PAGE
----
He knew the answer, of course.
We took a walk after dinner but all I remember is the song the cicadas hummed. It wasn’t until the next morning, when we all went for a walk that I could truly appreciate the loveliness of the crape myrtles and oaks and ohmy the gardens. We were even serenaded by someone sitting on a porch, strumming some unseen instrument.
By lunchtime we had walked over five miles. Not in the neighborhood alone, Bob and Gail took us downtown, where we walked along the waterfront, and through the historic graveyards. They told us stories about the removal of the John Calhoun statue, done in the night, and took us to the church they attend, along with Marjory Wentworth and her family. A church whose pastor is actively engaged in social justice, as all pastors should be, as all who consider themselves a people of faith ought to be. Because if your faith doesn’t motivate you to care about the welfare of others, it is nothing more than a clanging symbol. I think that’s in the Bible somewhere.
There’s a lot more to caring for others than just being a good neighbor, although that matters too. It’s about realizing that any gift you have should be used in service to others, toward the greater good. We are all the time talking in the country about freedom and Democracy, but a Democracy only work when we work together for the good of all people and not just selfish gain. Bob and Gail understand that. So do Joe and Doc Gracie. So does Marjory and Peter Wentworth and so many of the people I have the honor of knowing and calling friends.
Of course, a Democracy also means that the freedoms I enjoy are also the freedoms that those who intend harm to others enjoy. My son sent me a link to a story about how back in Oregon where I live, they had hosted a 4th of July parade that featured a man dressed in up as a Southern Confederate and was flying Confederate flags. Oregon, like most states, has a history of racism. Laws on the books meant to oppress Blacks, to keep them from moving into the state. Laws designed to make them “less than.”
Well, I replied to my son, having a Democratic form of government means that stupid people can flaunt their racism all they want. That’s what unchecked freedoms allow for – the right to be as evil as you want to be. Apparently without consequence under Republican rule, at any rate. Just ask any of those who voted against the Jan 6th commission. They don’t want anyone held responsible for the evils committed that day.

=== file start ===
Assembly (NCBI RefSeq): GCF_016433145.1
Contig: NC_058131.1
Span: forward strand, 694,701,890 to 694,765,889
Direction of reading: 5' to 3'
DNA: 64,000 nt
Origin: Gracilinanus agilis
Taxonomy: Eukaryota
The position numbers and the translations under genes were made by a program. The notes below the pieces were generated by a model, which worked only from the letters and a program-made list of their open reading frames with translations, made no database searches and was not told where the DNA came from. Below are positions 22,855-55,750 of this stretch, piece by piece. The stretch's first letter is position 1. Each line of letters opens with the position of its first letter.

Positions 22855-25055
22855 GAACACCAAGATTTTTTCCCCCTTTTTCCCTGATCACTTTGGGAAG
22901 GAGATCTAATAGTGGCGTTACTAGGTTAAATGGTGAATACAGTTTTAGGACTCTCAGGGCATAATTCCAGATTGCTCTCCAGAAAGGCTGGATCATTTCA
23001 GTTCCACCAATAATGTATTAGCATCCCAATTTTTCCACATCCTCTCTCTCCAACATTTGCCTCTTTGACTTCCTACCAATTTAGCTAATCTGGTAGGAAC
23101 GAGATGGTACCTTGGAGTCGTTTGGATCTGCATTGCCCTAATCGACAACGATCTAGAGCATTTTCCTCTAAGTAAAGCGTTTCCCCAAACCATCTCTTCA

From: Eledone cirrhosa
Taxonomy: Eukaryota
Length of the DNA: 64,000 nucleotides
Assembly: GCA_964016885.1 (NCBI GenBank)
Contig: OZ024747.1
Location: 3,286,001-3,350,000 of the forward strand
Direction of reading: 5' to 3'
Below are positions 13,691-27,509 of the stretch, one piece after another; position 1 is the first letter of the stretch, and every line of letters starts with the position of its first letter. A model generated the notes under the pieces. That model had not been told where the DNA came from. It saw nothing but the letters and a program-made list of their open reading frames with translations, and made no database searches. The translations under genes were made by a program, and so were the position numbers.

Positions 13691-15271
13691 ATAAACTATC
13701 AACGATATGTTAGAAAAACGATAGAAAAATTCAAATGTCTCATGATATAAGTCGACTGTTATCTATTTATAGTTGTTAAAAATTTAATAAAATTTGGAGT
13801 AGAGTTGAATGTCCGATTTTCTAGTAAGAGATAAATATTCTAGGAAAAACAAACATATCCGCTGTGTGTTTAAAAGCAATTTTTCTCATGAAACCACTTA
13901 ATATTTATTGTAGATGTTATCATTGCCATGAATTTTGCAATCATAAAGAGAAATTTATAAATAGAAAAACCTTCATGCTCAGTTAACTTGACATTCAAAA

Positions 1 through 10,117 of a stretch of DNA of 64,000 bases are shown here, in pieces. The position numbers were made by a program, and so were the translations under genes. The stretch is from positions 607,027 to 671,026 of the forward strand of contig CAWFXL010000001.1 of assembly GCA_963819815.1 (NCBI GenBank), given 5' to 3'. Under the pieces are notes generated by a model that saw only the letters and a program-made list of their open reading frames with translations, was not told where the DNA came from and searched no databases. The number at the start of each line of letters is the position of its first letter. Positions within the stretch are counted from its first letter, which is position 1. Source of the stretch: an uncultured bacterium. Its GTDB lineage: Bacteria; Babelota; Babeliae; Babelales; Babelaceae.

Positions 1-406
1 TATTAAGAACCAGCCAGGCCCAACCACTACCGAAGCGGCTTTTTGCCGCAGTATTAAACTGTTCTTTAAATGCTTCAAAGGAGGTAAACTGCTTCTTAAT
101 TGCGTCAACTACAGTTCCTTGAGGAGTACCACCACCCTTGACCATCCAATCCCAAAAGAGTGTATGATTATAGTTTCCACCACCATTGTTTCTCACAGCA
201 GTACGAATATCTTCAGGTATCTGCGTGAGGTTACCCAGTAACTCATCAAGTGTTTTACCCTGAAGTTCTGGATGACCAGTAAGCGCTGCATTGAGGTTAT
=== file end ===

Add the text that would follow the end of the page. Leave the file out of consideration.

Just consider the young white men standing outside the doors of this church in downtown Charleston. They were shouting: “You survived abortion! You survived abortion!”
That’s not factually true. You can’t survive something that never happened.
It would be like shouting to Arabs in Saudi: “You survived the hurricane! You survived the hurricane!”
Nothing pisses this Granny off more than seeing young white men protesting abortion in a state that now requires women who miscarry to bury the remains of their babies. A state that has criminalized the uterus of all women.
The real sin is the way white men have sought to control the bodies of women. The very same mindset of fundamentalism led men to pass laws in the 1920s that allowed them to sterilize women they deemed unworthy to have children. Someone in my hometown put a sign on their large ass pickup: “If you can’t feed them don’t breed them.” I am sure they particpate in pro-life rallies and Trump rallies as well.
These same people thought nothing of it when migrant women in Atlanta were sterilized against their will and without their consent in 2019.
But, sure, tout your anti-abortion stance but by golly, don’t call yourselves pro-life because you are nothing more than a death cult, waiting to oppress anyone who isn’t white and male.
Not far from where the white boys were handing out pamphlets condemning women is a grave where three little boys are buried. They all died within 10 days of one another in 1746. Was it malaria? The flu? A pandemic of some sort? What thing struck them all at once, the way yellow fever did all five of Mother Jones’s children?
Life is fleeting joy and strife, their grave marker read.
If this past year taught us anything it is the truth of that. Sorrow awaits us around the corner, but so does joy. It’s the juxtapositions of the South that make it so worth writing about, Barry Hannah once said.
And it’s the juxtapositions of life that make it essential that we never give up the fight for good.
We only have a short time here. We have to make the most of it.
Eat, be merry, but also work like you belong to the Granny brigade. Work as if the futures of your children and grandchildren depends upon your effort.
Because they do.
And along the way, choose to be a hospitable people.
Like Bob and Gail Hardie.
Karen Spears Zacharias is author of Mother of Rain (Mercer University Press).